Rick's Free Auto Repair Advice

GM P0011, GM P0014

GM P0011, GM P0014

Diagnose and fix P0011 or P0014

P0011 is: Intake Camshaft Position System Performance and P0014 is: Exhaust Camshaft Position System Performance.

Both of these codes relate to the variable valve

VVT camshaft phaser

VVT camshaft phaser

timing (VVT) system on the engine. VVT allows the computer to advance or retard camshaft timing to achieve optimal engine performance and optimal emissions. The system operates the advance/retard mechanism by filling or emptying oil chambers in the VVT phaser located at the front of the intake and exhaust camshafts.

The VVT solenoid pulses motor oil into the phaser and the solenoid is a common failure point.

However, since the computer uses pulsed oil to move the VVT phaser, using the correct viscosity oil is critical to the proper operation of the system. In addition to using the correct oil viscosity, oil change intervals are also important as sludge buildup can also cause an P0011 or P0014 trouble code.

VVt solenoid

VVT solenoid. Notice the screens over the oil passages. Any sludge buildup on the screens will cause a P0011 or P0014

GM vehicles affected by P0011 or P0014

Many GM vehicle use the same VVT system.
Buick Lacrosse
Cadillac ATS
Cadillac CTS SRX
Chevrolet Captiva Sport Equinox
Chevrolet Impala Classic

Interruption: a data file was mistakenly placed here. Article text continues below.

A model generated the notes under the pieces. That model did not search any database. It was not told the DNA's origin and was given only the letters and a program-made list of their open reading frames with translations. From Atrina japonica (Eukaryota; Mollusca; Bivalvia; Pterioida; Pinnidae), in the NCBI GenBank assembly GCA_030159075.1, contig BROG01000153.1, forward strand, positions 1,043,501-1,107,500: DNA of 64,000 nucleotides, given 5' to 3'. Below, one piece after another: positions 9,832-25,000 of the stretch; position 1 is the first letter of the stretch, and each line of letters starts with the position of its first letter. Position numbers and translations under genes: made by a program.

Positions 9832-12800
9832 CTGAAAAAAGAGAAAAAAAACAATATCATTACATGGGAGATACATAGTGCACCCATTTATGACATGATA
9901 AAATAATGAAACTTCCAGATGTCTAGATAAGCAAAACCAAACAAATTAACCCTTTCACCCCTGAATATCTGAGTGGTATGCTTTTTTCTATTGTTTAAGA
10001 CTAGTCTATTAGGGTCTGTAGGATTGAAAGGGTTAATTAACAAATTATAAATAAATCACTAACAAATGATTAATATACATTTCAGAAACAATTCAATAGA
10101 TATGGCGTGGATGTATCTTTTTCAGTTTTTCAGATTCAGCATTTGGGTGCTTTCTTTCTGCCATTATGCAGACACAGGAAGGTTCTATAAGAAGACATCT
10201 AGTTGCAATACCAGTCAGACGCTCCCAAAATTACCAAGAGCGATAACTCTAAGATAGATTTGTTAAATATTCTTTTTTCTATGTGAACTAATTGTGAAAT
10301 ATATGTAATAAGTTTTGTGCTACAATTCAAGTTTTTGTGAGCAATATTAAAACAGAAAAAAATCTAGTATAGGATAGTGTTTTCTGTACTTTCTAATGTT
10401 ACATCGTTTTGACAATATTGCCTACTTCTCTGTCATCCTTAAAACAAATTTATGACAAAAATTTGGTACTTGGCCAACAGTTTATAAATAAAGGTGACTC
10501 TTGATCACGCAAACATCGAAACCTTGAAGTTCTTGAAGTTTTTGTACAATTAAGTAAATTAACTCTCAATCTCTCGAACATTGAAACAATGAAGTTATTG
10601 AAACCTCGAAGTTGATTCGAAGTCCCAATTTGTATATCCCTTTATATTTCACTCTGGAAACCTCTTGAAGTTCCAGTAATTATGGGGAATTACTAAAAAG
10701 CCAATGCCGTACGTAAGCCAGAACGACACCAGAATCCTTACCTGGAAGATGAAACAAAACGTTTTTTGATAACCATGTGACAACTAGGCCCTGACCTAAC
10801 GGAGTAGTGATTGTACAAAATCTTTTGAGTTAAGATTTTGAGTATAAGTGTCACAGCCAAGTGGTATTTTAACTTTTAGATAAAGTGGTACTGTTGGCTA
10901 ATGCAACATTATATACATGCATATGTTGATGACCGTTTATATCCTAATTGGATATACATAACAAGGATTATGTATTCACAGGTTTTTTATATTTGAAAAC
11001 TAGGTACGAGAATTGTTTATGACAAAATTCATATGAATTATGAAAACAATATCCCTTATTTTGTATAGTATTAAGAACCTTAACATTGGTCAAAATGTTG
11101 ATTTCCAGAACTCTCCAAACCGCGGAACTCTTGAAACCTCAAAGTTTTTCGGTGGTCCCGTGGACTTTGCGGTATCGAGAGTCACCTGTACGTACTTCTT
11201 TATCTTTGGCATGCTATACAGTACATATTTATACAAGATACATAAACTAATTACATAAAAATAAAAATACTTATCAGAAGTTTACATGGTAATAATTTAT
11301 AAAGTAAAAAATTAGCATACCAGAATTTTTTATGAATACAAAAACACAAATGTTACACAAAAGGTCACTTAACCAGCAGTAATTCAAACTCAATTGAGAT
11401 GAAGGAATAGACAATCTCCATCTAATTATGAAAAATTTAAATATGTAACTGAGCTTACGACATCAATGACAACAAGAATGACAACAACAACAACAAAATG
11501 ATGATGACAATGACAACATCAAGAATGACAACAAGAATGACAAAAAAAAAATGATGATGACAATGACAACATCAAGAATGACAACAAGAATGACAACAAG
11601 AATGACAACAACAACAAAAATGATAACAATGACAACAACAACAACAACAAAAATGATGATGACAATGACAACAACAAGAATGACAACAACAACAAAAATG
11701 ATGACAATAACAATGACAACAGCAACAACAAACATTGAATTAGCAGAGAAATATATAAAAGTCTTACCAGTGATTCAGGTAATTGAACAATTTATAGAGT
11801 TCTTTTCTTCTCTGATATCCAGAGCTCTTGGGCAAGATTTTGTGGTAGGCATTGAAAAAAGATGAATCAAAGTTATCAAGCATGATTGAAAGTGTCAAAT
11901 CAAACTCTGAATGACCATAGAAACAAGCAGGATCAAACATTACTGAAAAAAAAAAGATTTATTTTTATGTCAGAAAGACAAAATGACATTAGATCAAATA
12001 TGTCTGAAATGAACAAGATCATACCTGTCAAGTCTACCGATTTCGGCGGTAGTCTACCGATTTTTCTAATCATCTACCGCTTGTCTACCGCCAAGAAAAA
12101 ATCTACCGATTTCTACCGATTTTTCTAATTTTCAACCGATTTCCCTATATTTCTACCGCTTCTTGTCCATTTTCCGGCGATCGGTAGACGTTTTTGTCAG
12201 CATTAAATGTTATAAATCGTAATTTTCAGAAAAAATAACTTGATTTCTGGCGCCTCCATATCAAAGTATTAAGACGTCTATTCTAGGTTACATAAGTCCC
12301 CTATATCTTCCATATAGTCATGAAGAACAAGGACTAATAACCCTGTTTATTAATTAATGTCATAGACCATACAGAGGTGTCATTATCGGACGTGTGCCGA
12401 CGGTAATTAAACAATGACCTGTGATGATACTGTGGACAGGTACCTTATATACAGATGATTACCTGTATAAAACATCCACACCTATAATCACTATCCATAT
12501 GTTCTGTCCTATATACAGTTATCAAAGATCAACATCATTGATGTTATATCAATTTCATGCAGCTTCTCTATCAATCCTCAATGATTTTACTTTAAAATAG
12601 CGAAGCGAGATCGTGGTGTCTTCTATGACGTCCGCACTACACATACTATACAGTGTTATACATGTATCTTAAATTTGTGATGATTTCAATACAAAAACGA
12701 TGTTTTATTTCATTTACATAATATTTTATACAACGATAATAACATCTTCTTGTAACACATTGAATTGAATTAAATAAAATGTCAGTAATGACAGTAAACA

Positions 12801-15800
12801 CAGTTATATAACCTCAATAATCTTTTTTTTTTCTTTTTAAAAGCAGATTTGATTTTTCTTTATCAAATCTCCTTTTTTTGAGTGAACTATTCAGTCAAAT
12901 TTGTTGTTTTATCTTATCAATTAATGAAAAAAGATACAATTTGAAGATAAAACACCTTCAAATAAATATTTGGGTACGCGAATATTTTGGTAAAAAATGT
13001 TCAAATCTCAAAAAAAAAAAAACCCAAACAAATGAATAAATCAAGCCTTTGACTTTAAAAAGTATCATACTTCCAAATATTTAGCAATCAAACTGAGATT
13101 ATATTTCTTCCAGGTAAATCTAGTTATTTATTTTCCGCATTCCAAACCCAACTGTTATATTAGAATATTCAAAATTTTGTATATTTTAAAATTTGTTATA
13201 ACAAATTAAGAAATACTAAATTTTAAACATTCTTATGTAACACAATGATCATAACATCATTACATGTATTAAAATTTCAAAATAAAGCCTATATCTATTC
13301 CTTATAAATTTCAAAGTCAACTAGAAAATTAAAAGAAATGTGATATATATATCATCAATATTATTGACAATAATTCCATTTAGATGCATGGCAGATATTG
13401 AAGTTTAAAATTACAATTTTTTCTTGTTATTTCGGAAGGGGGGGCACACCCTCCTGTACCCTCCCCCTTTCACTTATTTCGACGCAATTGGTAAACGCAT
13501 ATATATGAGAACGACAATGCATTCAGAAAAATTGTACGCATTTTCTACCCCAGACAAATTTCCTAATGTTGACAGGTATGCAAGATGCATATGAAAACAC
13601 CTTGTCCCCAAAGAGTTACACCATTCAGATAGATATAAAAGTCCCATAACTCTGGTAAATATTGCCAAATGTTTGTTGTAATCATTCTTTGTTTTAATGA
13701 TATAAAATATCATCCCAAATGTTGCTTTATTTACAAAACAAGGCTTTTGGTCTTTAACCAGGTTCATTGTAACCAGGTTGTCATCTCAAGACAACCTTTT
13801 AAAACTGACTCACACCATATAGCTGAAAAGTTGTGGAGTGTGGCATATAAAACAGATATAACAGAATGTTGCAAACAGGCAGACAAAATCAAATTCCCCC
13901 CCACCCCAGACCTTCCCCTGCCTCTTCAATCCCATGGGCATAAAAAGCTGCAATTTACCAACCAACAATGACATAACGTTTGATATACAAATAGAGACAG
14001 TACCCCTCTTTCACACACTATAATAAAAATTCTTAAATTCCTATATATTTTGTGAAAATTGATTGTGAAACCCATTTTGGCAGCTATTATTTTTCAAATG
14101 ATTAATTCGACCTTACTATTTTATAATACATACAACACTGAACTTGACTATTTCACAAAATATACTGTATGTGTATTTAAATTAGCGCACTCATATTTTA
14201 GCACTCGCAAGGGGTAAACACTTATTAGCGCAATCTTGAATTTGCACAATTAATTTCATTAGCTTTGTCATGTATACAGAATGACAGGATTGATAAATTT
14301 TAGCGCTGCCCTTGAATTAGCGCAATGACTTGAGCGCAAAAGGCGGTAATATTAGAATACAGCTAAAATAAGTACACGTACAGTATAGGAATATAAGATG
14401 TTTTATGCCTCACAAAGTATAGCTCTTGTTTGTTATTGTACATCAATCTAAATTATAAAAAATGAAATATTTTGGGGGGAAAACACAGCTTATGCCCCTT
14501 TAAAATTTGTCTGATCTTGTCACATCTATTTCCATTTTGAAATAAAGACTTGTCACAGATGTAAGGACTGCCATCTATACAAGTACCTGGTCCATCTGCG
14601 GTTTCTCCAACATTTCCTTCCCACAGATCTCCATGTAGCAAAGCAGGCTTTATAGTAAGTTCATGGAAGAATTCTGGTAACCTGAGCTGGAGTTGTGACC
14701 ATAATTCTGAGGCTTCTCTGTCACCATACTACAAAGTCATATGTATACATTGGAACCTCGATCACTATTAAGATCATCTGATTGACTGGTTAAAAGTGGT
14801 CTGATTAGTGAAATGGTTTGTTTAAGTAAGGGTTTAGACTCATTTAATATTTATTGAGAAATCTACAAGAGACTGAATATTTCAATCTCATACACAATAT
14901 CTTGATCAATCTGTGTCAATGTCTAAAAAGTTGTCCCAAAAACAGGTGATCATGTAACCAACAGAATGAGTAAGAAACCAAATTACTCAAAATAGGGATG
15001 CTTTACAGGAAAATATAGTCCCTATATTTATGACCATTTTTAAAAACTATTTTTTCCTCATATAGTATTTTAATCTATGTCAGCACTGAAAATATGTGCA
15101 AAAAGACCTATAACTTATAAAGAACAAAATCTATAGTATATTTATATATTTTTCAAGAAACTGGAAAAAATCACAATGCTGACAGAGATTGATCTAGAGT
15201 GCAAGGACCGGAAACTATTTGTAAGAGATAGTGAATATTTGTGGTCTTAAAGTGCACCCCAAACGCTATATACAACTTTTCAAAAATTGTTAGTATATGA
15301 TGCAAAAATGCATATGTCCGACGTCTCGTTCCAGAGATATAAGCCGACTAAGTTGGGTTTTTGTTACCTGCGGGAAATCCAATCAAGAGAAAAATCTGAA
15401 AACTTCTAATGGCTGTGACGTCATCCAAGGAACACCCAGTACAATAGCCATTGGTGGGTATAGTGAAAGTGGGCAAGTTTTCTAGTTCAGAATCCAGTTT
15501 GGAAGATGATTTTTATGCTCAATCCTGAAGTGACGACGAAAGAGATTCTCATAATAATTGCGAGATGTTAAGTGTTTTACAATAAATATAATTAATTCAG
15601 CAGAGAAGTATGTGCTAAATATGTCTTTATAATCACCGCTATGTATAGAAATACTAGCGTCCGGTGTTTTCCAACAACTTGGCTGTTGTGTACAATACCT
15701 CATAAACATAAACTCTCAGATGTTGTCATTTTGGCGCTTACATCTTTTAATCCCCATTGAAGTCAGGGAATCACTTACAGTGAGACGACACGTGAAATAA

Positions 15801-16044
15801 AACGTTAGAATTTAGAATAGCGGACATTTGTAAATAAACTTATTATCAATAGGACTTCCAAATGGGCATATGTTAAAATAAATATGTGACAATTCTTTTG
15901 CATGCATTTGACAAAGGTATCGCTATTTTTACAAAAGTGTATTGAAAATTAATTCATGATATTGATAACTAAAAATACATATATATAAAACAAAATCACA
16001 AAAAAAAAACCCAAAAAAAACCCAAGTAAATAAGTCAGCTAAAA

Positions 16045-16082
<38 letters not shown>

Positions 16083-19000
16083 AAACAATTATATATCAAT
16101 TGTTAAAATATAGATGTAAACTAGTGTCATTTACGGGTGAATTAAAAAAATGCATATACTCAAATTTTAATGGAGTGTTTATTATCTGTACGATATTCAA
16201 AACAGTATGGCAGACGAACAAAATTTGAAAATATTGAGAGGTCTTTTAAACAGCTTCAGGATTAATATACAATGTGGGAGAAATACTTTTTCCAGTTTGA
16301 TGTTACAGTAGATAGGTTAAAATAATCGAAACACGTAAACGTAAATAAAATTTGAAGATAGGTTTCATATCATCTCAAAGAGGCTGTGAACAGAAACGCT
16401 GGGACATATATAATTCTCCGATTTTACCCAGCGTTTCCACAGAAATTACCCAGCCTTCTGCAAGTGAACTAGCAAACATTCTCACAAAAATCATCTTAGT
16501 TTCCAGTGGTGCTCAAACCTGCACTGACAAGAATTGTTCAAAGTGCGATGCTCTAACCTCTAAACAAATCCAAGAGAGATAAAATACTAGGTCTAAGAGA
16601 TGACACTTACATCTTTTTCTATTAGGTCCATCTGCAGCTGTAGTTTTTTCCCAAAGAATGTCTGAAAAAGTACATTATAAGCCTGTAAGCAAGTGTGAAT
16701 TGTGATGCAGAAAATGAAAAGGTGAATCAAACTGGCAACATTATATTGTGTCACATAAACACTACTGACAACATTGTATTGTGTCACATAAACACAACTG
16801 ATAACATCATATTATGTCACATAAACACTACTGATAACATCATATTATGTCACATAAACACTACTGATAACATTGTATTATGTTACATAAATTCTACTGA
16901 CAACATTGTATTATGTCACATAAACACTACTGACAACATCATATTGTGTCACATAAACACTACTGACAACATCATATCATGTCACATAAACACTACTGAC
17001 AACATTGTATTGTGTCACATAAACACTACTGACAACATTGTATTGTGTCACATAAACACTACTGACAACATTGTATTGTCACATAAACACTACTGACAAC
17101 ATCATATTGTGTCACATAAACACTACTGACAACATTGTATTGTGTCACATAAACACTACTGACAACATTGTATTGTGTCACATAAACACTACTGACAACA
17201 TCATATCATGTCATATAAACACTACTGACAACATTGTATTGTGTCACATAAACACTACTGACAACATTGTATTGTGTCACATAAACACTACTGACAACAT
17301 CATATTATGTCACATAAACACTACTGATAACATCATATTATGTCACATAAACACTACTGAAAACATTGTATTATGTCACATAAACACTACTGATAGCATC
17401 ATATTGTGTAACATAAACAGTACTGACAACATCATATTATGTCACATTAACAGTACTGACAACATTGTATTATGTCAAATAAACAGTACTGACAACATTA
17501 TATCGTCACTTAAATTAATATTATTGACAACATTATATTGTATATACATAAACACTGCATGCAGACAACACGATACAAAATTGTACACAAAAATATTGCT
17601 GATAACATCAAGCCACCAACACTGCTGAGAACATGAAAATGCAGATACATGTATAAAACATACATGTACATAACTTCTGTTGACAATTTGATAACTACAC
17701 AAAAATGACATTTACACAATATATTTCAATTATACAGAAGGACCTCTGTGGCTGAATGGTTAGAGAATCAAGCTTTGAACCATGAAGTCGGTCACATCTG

Chevrolet Impala (W1)
GMC Terrain

How the ECM sets a P0011 or P0014 trouble code

The ECM commands a pulse width modulated operation of the VVT solenoid and monitors camshaft timing to see if the expected movement occurs. If the ECM detects the difference between the desired camshaft position angle and the actual camshaft position angle is greater than 6  degrees for greater 13.5-seconds it will set either a P0011 or P0014 trouble code.

Step-by-step diagnostics for P0011 or P0014

1) Engine oil condition has a major impact on the camshaft actuator system. Start by checking engine oil level. Next check engine oil condition. If the engine has been operating when low on oil, the oil may have degraded to the point where the light fractions have vaporized and the remaining oil is too viscous to properly operate the VVT system. In that case, perform an oil and filter change before proceeding.

2) Next, check resistance on the intake or exhaust VVT solenoid. Using a meter set to Ohms, look for 8-13 ohms. If you don’t set that value, replace the VVT solenoid.

3) If you do, check for 0 resistance to ground from each VVT solenoid terminal. If you find resistance, replace the solenoid.

4) Check the VVT solenoid harness for opens, grounds, and shorts to voltage.

5) Check for loose terminal connections at the ECM and the cam actuator solenoid.

If the VVT solenoid fails any of the tests, replace the solenoid. Then clear the trouble codes and drive the vehicle to see if the code returns.

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Posted on by Rick Muscoplat



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